Please consider also that the apparent temperature information given by thermal cameras is based on the emitted energy over the operational wavelength range of the detector, which can be influenced by emissivity properties of the object. A calibration of the data collected by the camera based on the different object emissivity is recommended, or at least the reader must be advised about this issue.
I am waiting for the revised version of your paper,
Lines 136-: what species occurred in these plots? This information is entirely missing.
The raw data are supplied and, while I did not attempt to run the R code, generally look good. You do need to specify the version of R (and all packages) used to run this code, citing R correctly (see “citation()”).
Line 168: “leaf area index” and “plant area index” are not the same thing; clarify.
Line 208-: this is confusing, as the introduction (esp. 102-106) hasn’t prepared us much for this upscaling, and many details are unclear.
L. 272: “are not independent of each other”, i.e. “are correlated”?
L. 275: “Plots whose”?
L. 294-295: right. And this needs to be emphasized more, I think; it doesn’t take anything anyway from this study to note that almost everything here is predictable from such first principles
L. 313-324: interesting and well done
Figure 3: on the one hand, thanks for including this figure, as it’s confusing how sample size varies in this study. On the other, the experiment unit is the plot (yes?) not individual camera sample points. Be careful to use a common unit (i.e. the experimental unit)
Figure 4: how were these models chosen?
Figure 5: need to report p-values of these models in caption
Table 1: nicely done
The “two main questions” in lines 102- are not well defined. First, “interlinked” is vague. Second, “Can we statistically link…” is a poor framing that might open the authors to charges of ‘fishing’ for relationships they want to find a priori. Both of these should be framed as falsifiable hypotheses.
How were the plots (line 122) sites? Randomly? From remote sensing images? Clarify.
Line 203: good job on using Bonferroni adjustments
Line 130: this isn’t sufficient, as temperature variations in this 4+ hour window could seriously affect the results. What was the air temperature distribution during your measurements (e.g. from a nearby met station, if available)? How much temperature change occurred in this window, and what percentage of observations fell outside this window? How do you reconcile this with lines 275-278?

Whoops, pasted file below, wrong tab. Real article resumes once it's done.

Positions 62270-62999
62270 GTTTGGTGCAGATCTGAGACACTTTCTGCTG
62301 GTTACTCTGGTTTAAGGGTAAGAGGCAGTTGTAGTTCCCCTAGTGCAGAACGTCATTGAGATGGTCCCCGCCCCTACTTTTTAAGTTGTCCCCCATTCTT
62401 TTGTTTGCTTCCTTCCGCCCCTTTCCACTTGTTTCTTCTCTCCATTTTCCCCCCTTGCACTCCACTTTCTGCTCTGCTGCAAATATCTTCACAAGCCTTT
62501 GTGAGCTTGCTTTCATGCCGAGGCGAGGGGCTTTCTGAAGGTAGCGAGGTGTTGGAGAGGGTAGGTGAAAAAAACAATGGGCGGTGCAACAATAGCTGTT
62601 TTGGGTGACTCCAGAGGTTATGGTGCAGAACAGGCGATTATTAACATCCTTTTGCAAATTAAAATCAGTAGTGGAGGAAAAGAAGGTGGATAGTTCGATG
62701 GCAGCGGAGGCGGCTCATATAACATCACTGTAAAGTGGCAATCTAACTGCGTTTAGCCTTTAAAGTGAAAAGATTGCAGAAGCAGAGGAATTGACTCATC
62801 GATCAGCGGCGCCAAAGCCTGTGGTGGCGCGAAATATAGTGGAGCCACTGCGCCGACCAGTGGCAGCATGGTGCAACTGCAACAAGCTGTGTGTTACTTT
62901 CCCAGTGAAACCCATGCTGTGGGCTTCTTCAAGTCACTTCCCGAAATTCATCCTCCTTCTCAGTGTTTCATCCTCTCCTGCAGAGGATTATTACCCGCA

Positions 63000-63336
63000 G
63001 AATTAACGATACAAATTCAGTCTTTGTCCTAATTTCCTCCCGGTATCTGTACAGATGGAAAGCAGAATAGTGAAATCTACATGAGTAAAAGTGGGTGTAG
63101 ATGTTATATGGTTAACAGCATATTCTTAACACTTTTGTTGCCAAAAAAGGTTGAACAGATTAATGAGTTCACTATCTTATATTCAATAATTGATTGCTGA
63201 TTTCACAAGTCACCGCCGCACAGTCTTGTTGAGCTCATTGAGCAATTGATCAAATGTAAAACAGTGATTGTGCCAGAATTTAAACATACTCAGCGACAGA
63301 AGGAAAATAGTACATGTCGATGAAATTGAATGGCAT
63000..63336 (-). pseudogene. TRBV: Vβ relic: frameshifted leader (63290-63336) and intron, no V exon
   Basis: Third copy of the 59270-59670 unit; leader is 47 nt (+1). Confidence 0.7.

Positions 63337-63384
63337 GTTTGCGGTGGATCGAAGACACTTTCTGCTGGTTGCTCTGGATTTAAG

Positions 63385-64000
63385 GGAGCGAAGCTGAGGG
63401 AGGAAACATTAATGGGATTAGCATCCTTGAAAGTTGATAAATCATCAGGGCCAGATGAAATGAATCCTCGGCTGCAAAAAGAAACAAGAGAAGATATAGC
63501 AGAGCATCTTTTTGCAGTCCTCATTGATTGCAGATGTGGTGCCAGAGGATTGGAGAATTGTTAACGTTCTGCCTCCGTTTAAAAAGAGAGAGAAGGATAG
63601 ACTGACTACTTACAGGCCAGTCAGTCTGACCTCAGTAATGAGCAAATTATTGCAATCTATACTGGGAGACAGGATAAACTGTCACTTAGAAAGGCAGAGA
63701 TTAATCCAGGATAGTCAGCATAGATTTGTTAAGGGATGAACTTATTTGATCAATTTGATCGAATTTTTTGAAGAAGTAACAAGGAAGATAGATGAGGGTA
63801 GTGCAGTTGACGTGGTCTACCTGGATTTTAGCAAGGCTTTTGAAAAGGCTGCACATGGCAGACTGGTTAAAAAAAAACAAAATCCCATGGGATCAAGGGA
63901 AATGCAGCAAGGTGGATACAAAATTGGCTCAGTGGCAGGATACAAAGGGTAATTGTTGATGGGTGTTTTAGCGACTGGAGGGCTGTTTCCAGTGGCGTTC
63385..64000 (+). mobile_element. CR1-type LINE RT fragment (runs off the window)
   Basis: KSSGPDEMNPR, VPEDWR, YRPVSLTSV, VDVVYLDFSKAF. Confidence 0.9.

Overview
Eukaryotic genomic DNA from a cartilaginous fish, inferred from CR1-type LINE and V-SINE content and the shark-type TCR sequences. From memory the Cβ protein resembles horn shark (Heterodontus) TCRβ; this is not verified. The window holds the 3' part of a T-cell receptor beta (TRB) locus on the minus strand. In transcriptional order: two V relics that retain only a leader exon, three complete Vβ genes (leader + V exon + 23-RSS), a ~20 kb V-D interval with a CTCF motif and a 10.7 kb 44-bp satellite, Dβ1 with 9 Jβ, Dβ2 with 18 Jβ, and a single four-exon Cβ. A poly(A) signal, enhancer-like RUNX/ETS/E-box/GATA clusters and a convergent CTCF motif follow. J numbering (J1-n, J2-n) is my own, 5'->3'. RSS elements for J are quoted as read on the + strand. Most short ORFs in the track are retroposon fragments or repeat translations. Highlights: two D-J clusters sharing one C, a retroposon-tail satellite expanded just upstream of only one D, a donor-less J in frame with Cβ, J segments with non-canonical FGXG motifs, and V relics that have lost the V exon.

This study looks at the relationships between forest floor temperature, canopy greenness, and canopy leaf area across a number of field transects in coastal forests in South Africa. This is a potentially interesting subject, for reasons well laid out in the introduction. The ms is generally well written although there are many minor typographical and grammar errors the cumulatively make for distracted reading.
I’m not used to the PeerJ review format, but in general: there are many points of interest here, but there are many unclear points about the methods; the research questions are poorly (and potentially dangerously) defined; the study is actually quite limited and conclusions extremely tentative. See specific comments above and below.
1. Line 27 and throughout: “Random Forest” (capitalized) is the name of the algorithm
2. L. 81-82: but lines 71-72 say vegetation productivity show inconclusive relationships; does this conflict with text here?
3. L. 98: define NDVI
4. L. 110: repeated “and April”
5. L. 124: define MAPIR
6. L. 354-: “Our data seem to suggest that…” I agree with this careful language, given the limitations of the study design; this should be emphasized more in the abstract
*Please see separate doc for specific comments*
The language is generally clear and professional - a few confusing sentences but nothing major. References are occasionally missing or incorrect. Figures require more explanation in their legends, and some of the colour choices make them difficult to interpret. Raw data are available (metadata describing the columns and their units would be useful).
*Please see separate doc for specific comments*
Description of the different sites sampled was very confusing, with various different terms used and not all of them appearing in figures. Perhaps thinking about why these sites were chosen to answer the questions of this study would help the authors to settle on clearer terminology.
It's difficult to assess whether the statistical models were appropriate as they are not described in much detail within the ms. The fitted lines in figures seem to be a good overall fit, but were produced using ggplot rather than the models directly.
This study addresses an important issue in ecology: how we can exploit remotely sensed data to map habitat characteristics that matter to species, at biologically-relevant spatial scales. While there is clearly more work to be done in upscaling these models, the findings presented here will certainly help to guide future research and on this basis I think it is an important piece of work. My main criticisms are in the description of what was done, rather than the study itself.